Histoplasmosis is a disease caused by Histoplasma capsulatum (histo), a fungus or mold. The disease causes trouble when the airborne spores of the fungus enter the lungs through inhalation. The fungus is microscopic and found in soil or river valleys where bat and bird droppings collect. Plowing the field, digging holes or sweeping chicken coops can release the fungus into the air.
Histoplasmosis is mild with no apparent symptoms. If symptoms occur, they may resemble those of the common cold or flu. Histoplasmosis presents a problem because it can move up the bloodstream into the eye eventually causing ocular histoplasmosis syndrome (OHS).
OHS is a serious disease and the leading cause of vision loss in individuals between the ages of 20 and 40. Sometimes, people with histoplasmosis have no idea they have it. Those who have lived in areas where histoplasmosis is prevalent should be checked by an ophthalmologist to rule out the condition.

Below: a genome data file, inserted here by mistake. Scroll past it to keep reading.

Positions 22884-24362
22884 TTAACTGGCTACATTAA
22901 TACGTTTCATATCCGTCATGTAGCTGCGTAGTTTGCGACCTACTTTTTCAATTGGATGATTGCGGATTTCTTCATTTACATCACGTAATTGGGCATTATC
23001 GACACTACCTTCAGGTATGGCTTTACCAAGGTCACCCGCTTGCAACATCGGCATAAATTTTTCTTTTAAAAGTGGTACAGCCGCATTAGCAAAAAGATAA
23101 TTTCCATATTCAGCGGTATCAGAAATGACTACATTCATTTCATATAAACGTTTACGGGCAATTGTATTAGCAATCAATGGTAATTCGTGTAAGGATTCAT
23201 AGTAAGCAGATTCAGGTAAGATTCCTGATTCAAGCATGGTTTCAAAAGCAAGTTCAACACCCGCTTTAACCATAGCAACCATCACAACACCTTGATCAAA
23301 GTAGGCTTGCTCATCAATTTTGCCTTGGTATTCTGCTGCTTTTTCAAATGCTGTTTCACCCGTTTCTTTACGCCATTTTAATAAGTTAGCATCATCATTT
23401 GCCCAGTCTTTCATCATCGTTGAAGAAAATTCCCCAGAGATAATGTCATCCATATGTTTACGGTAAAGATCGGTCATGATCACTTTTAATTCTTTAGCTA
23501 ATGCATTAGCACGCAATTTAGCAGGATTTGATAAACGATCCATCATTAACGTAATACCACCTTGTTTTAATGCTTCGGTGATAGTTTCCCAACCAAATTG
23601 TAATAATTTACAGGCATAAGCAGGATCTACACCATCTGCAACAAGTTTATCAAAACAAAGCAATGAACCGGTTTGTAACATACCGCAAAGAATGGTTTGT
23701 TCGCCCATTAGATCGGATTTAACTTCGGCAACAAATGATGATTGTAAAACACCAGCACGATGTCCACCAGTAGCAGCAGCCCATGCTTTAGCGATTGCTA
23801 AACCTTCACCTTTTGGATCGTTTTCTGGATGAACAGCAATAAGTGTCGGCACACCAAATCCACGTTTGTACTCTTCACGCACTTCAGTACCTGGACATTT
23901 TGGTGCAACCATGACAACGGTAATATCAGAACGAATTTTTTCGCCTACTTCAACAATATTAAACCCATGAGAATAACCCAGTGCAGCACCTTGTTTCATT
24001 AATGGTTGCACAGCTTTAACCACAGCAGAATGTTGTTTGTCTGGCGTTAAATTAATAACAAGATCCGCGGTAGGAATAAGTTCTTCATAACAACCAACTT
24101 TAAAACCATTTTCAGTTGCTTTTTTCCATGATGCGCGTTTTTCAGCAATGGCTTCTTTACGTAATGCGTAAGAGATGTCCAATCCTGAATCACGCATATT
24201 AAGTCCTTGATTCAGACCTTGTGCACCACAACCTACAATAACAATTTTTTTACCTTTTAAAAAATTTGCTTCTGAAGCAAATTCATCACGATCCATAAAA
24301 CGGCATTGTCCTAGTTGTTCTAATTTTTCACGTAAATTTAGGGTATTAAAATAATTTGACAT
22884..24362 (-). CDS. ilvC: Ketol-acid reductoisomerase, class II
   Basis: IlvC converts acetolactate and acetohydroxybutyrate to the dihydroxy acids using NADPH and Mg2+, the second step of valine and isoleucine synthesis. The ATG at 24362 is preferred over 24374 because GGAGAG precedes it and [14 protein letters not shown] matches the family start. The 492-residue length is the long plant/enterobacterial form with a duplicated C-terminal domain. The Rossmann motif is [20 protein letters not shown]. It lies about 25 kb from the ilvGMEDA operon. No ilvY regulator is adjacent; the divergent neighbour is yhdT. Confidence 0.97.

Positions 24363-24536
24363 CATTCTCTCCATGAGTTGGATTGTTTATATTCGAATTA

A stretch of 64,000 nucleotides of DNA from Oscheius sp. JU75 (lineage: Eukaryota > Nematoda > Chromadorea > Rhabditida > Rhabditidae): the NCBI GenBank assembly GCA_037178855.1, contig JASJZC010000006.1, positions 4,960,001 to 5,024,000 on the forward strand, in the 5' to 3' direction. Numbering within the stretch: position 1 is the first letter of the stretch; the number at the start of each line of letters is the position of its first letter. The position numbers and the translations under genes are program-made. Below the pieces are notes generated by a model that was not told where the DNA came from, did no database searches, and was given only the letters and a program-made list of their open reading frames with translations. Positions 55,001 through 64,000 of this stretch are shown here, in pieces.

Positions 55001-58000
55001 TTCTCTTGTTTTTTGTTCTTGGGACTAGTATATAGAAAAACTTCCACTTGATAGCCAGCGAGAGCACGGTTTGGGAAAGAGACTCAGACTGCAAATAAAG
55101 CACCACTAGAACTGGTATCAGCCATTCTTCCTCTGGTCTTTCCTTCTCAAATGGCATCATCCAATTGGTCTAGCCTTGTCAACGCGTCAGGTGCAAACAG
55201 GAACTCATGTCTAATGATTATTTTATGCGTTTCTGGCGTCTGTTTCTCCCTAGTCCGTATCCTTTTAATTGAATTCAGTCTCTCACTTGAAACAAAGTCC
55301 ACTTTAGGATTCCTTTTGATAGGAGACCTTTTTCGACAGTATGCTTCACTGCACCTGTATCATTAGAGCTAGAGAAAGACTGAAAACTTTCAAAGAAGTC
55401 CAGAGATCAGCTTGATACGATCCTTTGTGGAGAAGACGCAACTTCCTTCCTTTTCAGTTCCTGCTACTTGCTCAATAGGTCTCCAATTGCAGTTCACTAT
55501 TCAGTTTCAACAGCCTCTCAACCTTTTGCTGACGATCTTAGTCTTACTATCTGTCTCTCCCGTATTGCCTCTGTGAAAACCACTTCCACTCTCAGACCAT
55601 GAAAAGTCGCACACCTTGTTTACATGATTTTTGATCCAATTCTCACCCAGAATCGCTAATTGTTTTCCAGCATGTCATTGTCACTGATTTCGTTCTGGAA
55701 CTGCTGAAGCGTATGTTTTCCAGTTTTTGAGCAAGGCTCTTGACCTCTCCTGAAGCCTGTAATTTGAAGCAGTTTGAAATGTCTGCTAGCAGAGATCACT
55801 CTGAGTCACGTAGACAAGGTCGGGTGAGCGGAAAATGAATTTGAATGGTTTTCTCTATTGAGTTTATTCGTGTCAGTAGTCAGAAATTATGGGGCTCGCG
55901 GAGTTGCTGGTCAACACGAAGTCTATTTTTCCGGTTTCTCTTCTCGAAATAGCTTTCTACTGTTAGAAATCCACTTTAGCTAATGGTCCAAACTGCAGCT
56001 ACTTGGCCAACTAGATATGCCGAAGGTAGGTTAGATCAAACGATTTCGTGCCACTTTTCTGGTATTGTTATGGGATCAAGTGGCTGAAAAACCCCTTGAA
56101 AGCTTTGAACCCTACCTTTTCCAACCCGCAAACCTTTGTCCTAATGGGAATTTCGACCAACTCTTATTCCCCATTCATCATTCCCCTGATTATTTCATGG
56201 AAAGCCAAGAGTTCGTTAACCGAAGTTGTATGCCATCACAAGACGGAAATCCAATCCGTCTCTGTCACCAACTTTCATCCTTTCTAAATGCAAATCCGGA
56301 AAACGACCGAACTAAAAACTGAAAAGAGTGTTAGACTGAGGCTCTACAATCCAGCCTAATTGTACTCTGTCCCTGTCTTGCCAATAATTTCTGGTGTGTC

Also Known As
- Ocular Histoplasmosis
- Ocular histoplasmosis syndrome (OHS)
- Presumed ocular histoplasmosis syndrome (POHS)
Causes and Risk Factors
Scientists believe that Histoplasma capsulatum spores cause OHS when they spread from the lungs to the eye. The spores settle in the choroid (blood vessels that nourish the retina with nutrients and blood). Abnormal blood vessels which grow under the retina cause choroidal neovascularization (CNV).
If CNV is not treated, the growth can turn to scar tissue and replace the normal tissue in the macula. The macula provides central vision which allows individuals to do routine activities like driving and reading. Visual messages from the retina to the brain are affected leading to loss of vision when the scar tissue develops.
Also, the abnormal blood vessels can leak fluid and blood into the macula. If the vessels grow in the direction of the center of the macula, they may damage the fovea and the cones in the retina. Damage to the cones and fovea can destroy straight-ahead vision. OHS does not involve peripheral vision, therefore, does not cause total blindness.